Pursuit and Evasion with Uncertain Bearing Measurements

Date of Submission: 
January 7, 2014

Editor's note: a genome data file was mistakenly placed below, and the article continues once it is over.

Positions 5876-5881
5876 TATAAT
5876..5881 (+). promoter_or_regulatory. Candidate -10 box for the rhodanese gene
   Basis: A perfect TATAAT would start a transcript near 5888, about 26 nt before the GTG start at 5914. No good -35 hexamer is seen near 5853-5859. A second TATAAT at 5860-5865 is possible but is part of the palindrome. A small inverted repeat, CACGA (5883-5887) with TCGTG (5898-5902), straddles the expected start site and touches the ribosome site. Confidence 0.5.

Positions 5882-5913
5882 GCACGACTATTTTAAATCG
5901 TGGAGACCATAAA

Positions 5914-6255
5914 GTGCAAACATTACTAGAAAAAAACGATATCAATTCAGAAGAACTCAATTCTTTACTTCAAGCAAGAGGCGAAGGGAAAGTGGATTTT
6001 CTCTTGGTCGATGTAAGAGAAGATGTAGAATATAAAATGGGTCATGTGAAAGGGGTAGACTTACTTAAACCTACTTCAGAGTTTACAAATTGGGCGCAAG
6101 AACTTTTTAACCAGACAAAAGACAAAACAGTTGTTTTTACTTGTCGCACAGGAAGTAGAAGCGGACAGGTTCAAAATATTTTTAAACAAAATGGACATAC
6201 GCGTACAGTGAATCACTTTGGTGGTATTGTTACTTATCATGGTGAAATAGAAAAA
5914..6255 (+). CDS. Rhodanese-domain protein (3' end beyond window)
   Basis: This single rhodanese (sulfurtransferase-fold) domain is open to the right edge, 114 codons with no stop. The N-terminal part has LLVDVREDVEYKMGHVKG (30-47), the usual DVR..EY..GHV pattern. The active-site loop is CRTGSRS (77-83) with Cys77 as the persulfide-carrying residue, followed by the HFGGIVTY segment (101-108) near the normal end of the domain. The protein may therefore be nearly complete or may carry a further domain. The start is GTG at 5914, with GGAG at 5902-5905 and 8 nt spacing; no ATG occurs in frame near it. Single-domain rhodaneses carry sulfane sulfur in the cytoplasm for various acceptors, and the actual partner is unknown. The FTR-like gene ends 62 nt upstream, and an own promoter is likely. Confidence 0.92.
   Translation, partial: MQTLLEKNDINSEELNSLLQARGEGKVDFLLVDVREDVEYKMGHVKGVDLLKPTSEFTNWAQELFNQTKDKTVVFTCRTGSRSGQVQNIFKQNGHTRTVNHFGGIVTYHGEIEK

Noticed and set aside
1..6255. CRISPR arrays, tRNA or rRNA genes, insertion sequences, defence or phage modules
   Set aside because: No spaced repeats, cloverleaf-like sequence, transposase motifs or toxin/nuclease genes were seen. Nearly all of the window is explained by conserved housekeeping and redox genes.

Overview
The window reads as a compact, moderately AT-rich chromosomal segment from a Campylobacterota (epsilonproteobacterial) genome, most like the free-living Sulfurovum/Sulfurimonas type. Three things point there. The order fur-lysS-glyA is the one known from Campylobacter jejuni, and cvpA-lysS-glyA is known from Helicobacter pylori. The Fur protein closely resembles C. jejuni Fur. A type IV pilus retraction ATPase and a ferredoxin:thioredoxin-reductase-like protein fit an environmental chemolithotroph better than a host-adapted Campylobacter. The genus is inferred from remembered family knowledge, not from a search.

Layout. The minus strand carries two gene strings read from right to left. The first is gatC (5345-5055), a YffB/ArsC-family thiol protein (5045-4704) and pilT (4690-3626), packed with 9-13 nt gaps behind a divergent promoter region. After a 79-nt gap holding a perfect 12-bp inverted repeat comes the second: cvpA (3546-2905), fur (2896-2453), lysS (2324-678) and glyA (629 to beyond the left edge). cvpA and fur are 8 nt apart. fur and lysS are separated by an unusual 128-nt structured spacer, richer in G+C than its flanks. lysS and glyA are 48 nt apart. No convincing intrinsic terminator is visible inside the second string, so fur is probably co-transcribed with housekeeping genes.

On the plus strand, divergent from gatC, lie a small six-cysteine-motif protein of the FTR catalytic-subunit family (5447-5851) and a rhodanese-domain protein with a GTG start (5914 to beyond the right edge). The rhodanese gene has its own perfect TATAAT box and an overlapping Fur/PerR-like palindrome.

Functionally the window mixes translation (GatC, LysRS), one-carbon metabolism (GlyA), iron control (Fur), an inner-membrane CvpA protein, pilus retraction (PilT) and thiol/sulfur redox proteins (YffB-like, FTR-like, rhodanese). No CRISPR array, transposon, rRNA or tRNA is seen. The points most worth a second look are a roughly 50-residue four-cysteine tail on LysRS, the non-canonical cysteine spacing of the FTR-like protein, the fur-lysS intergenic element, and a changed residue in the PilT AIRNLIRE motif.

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We study pursuit-evasion games in which a pursuer tries to capture an evader by moving on to the evader’s current location. We investigate how sensing capability of the pursuer affects the game outcome. In particular, we consider a pursuer which can sense only the bearing to an evader. Furthermore, there is noise in the measurements in such a way that an adversary may adjust each bearing measured by an angle up to α away from the true value. In this work, we study two classical pursuit evasion games under bearing uncertainty. In the first game, played on the open plane, the pursuer tries to maintain the distance to an evader with equal speed. If the pursuer has full knowledge of the evaders location the pursuer can maintain the separation between the players by moving toward the evader. However, when an adversarial sensing model is introduced, we show that for any pursuer strategy, the evader can increase the distance to the pursuer indefinitely. The rate at which the distance increases is linear in time. α. In the second game, both players are inside a bounded circular area. This version is known as the Lion-and-Man game, and has been well studied when no sensing limitations are imposed. In particular, the pursuer (Lion) is known to have an O(rlogr) strategy to capture the evader, where r is the radius of the circle. In contrast, when sensing uncertainty is introduced, we show that for any α > 0, there exist environments in which the man can evade capture indefinitely.